Academic journal article The Catholic Historical Review

Catholic Identity and the Revolt of the Netherlands, 1520-1635

Academic journal article The Catholic Historical Review

Catholic Identity and the Revolt of the Netherlands, 1520-1635

Article excerpt

Catholic Identity and the Revolt of the Netherlands, 1520-1635. By Judith Pollmann. [The Past & Present Book Series.] (New York: Oxford University Press. 2011. Pp. xviii, 239. $99.00. ISBN 978-0-199-60991-8.).

Historical scholarship on Catholics and Catholicism in the past ten years has undergone a remarkable evolution, moving away from a focus on institutions and clerical offices that grimly drilled obethence into indifferent laymen and laywomen. Instead, studies on various territories across Europe have given attention to the eager involvement of the laity in religious revival, the ongoing vitality of traditional observances in programs of reform, and the power of devotion in inculcating a confessional self-consciousness among Catholics. Judith Pollmann's exemplary treatment of Catholic identity in the Southern Netherlands represents the full flowering of these salutary revisionist trends. As important as institutions were, historians can no longer cast the Catholic Reformation, at least in northern Europe, as primarily a set of organizational responses to Protestantism. Pollmann also clears up misreadings about the state of lay piety in the Netherlands and sends scholarship on the Reformation in new directions.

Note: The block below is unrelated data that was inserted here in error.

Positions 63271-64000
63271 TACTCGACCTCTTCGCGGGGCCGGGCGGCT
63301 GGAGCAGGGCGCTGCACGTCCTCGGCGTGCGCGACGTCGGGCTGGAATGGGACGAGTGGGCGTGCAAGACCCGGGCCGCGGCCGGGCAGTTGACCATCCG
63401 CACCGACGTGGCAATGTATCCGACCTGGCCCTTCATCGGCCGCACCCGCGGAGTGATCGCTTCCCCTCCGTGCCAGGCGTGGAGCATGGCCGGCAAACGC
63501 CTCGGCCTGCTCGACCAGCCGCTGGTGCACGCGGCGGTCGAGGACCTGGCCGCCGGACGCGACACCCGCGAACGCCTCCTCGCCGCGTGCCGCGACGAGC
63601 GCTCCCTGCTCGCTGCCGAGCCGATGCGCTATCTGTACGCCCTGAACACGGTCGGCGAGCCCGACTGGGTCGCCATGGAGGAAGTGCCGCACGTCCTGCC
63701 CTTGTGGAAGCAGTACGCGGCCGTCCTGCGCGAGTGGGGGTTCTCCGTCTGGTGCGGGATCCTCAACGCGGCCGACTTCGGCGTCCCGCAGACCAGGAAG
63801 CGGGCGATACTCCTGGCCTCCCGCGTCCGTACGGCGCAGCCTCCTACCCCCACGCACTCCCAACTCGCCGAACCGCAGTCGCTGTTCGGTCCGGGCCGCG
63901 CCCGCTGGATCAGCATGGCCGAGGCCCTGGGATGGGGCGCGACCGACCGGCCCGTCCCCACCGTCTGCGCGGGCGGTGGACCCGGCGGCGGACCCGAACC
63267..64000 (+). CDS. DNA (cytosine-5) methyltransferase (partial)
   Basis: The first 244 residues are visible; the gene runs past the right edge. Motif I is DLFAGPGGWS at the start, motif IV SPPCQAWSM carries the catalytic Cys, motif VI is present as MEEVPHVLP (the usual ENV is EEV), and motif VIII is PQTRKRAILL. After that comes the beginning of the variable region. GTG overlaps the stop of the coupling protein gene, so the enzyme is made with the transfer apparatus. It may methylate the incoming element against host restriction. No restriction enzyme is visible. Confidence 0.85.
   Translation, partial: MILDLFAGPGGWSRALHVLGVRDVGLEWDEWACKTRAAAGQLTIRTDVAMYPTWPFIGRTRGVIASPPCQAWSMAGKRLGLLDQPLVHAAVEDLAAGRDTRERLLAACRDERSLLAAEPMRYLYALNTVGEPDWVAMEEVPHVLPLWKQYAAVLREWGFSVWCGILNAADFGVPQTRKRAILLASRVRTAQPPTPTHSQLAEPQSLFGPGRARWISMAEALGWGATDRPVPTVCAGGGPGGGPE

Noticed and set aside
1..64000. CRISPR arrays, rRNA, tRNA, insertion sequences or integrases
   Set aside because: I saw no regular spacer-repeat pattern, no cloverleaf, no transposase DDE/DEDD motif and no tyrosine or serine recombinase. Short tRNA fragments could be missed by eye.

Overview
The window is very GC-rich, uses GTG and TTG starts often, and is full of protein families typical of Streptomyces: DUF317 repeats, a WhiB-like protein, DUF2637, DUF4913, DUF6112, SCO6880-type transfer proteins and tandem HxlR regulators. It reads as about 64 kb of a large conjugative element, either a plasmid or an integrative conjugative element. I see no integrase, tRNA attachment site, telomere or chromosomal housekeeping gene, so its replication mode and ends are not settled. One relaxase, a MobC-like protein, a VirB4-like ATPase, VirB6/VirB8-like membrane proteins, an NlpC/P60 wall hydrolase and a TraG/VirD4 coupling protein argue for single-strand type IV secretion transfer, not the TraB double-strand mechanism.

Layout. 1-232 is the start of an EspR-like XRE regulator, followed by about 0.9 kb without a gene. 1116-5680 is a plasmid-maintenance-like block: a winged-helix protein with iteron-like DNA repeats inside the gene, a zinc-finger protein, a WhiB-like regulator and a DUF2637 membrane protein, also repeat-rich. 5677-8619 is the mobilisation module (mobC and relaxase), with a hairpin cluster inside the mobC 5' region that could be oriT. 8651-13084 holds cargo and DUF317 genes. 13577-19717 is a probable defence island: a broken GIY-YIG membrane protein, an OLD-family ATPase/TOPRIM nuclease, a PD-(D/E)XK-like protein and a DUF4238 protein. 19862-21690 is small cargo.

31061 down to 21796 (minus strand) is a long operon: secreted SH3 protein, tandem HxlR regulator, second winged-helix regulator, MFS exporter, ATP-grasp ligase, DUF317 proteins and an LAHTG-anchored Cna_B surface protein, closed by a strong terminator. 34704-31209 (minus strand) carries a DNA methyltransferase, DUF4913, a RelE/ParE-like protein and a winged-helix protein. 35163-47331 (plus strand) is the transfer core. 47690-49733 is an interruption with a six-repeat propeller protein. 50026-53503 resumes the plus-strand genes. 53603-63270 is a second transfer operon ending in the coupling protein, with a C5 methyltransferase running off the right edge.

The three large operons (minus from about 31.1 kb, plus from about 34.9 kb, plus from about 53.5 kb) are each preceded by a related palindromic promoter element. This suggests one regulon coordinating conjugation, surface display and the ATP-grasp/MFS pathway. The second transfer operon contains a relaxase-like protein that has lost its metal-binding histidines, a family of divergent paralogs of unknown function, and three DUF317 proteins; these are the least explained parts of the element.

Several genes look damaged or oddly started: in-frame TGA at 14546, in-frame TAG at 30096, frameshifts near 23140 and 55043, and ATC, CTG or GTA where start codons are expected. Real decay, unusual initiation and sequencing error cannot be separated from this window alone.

The focus of her study is perceptions by laity and clergy from the middle strata of society about the religious and political movements that moved through the Southern Low Countries. In a remarkably succinct book, Pollmann accomplishes this task with great success in part because she uncovered an amazing array of unpublished sources from clerics and from laymen and laywomen who experienced the upheaval of rebellion, war, and religious conflict. Largely overlooked by historians, these diaries, spiritual journals, poems, chronicles, and even a songbook, along with an extensive body of published narratives, form the bulk of her source material. She handles these sources with dexterity, extracting a great deal out of them yet without universalizing her evidence. Interspersing firsthand accounts throughout the various phases of the political and religious narrative enables Pollmann to contextualize the sources appropriately and to illuminate the critical moments of action from local perspectives. …

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